The SLE approach has been applied to different problems as the critical percolation Smirnov (), the domain boundaries in magnetic systems at the phase transition Bernard_review () or the 2D turbulence Turb (). The theoretical ideas behind this approach often combines the probability theory, the complex analysis and the quantum field theory. The conformal field theories (CFTs) play a key role for understanding the universal properties of 2D systems DiF (). If SLEs consider directly the geometrical characterization of non-local objects, the CFTs focus on the computation of the correlation function of local variables by fully exploiting the symmetries of the system under consideration. The first solutions of CFTs, the so called minimal CFTs, were constructed by demanding the correlation functions to satisfy the conformal symmetry alone BPZ (). So far the SLE interfaces have been identified and studied in statistical models (critical percolation, self-avoiding walks, loop erased random walks, etc.), which are described in the continuum limit by minimal CFTs. One of the most important results is the relation between the SLEs and the minimal CFTs which has been worked out in Bernard_connection1 (); Bernard_connection2 (); Bernard_connection3 (). Yet, there are other solutions of quantum fields theories which satisfy, in addition to the conformal symmetry, additional symmetries. These theories, called non-minimal CFTs, describe many condensed matter and statistical problems characterized in general by some internal symmetry such as, e.g., the spin-rotational symmetry in spin chains Affleck () or replica permutational symmetry in disordered systems Ludwig (); DPP (). The connection between SLEs and non-minimal CFTs has been first addressed in Rasmussen1 (); Rasmussen2 (), where the relation between stochastic evolutions and superconformal field theory was investigated. More recently, the connection between SLE and Wess-Zumino-Witten models, i.e. CFTs with additional Lie-group symmetries, has been studied by very different approaches Rasmussen3 (); Ludwig2 (). These results concern mainly some particular properties of the CFTs under consideration which generalize the ones on which the link between SLE and minimal CFT is based. However, an interpretation in terms of the continuum limit of lattice interfaces, necessary to give the SLE a physical meaning, was missing. In this respect, an interesting model is the spin model (defined below) Raoul (), i.e. a lattice of spins which can take -values. The nearest-neighbor interaction defining the model is invariant under a cyclic permutation of the states. For and one finds respectively the Ising and the three-state Potts model. The phase diagrams of these spin models present self-dual critical points Zama_lat2 (); Alcaraz (); CardyZn () described in the continuum limit by CFTs with additional symmetries, the so called parafermionic theories Zamo1 (). For the parafermionic theories are non-minimal CFTs where the role of the symmetry beside the one of conformal symmetry must be taken into account (for these theories coincide with minimal models). In Raoul () the interfaces expected to be described in the continuum limit by SLE have been identified on the lattice. Further, combining CFT results with the idea, suggested in Ludwig2 (), of an additional stochastic motion in the internal symmetry group space, the geometric properties of these interfaces was predicted to be described by some specific SLE process. In this letter, we will investigate this model further and we will check the prediction against numerical simulations for the self dual critical and spin models. We present the first numerical results on critical interfaces on the lattice which are SLE candidates for non minimal conformal field theories. Before presenting the model that we simulate and the results we give some more definitions on SLEs.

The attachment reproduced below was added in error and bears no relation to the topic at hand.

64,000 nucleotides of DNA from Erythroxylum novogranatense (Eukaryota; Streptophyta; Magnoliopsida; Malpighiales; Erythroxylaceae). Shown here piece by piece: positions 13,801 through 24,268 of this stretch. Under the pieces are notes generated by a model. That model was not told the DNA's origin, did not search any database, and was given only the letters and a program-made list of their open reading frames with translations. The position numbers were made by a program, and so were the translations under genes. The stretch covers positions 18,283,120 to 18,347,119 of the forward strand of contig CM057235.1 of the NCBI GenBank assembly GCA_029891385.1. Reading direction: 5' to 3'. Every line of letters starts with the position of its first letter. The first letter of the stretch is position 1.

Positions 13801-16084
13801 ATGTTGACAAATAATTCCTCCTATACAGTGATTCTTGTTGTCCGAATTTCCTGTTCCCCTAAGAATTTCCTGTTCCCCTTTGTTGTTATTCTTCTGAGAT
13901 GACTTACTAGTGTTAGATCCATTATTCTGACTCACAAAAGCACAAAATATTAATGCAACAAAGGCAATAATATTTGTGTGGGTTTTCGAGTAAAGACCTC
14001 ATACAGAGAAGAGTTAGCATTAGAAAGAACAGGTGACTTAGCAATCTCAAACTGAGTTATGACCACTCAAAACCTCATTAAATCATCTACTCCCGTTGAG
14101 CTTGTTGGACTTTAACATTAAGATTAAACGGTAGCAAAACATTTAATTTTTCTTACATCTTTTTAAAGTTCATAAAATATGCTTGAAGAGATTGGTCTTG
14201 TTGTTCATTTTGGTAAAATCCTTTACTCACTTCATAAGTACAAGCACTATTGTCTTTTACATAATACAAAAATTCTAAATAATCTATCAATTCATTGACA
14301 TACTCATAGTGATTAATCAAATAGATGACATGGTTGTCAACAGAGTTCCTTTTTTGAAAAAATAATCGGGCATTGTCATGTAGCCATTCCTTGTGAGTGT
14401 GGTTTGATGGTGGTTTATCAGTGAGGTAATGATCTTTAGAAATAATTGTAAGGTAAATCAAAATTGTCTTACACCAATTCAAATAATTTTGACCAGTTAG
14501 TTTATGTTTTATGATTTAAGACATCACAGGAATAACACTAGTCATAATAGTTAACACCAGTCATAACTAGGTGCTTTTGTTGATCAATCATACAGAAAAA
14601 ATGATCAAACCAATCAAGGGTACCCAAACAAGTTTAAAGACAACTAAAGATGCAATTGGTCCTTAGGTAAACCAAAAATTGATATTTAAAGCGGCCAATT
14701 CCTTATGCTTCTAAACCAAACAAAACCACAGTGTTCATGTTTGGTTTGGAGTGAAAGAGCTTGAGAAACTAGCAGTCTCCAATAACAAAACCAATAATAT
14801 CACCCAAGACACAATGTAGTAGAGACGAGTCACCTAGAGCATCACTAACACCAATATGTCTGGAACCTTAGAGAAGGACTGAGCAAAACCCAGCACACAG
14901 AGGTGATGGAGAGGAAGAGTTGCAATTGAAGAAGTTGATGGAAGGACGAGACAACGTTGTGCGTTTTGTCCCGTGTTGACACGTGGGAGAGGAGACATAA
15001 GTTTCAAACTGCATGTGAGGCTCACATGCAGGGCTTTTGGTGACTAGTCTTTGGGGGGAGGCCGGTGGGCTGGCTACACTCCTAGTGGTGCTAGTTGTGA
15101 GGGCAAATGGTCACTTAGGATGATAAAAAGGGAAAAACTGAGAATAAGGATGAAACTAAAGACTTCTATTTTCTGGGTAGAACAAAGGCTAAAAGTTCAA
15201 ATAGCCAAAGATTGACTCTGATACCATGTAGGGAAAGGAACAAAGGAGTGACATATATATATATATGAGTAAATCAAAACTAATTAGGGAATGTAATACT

Schramm-Loewner evolution. Here we consider chordal SLE which describes random curves joining two boundary points of a connected planar domain. For a detailed introduction to SLE, see e.g. Walter (); Cardy_review (); Bernard_review (). The definition of SLE is most conveniently given in the upper half complex plane : it describes a fluctuating self-avoiding curve which emanates from the origin () and progresses in a properly chosen time t. If is a simple curve, this evolution is defined via the conformal map from the domain , i.e. the upper half plane from which the curve is removed, to . In the more general case of non-simple curves, the function produce conformal maps from to where is the SLE hull at time . The SLE map , where the curve parametrization is chosen so that near , is a solution of the Loewner equation: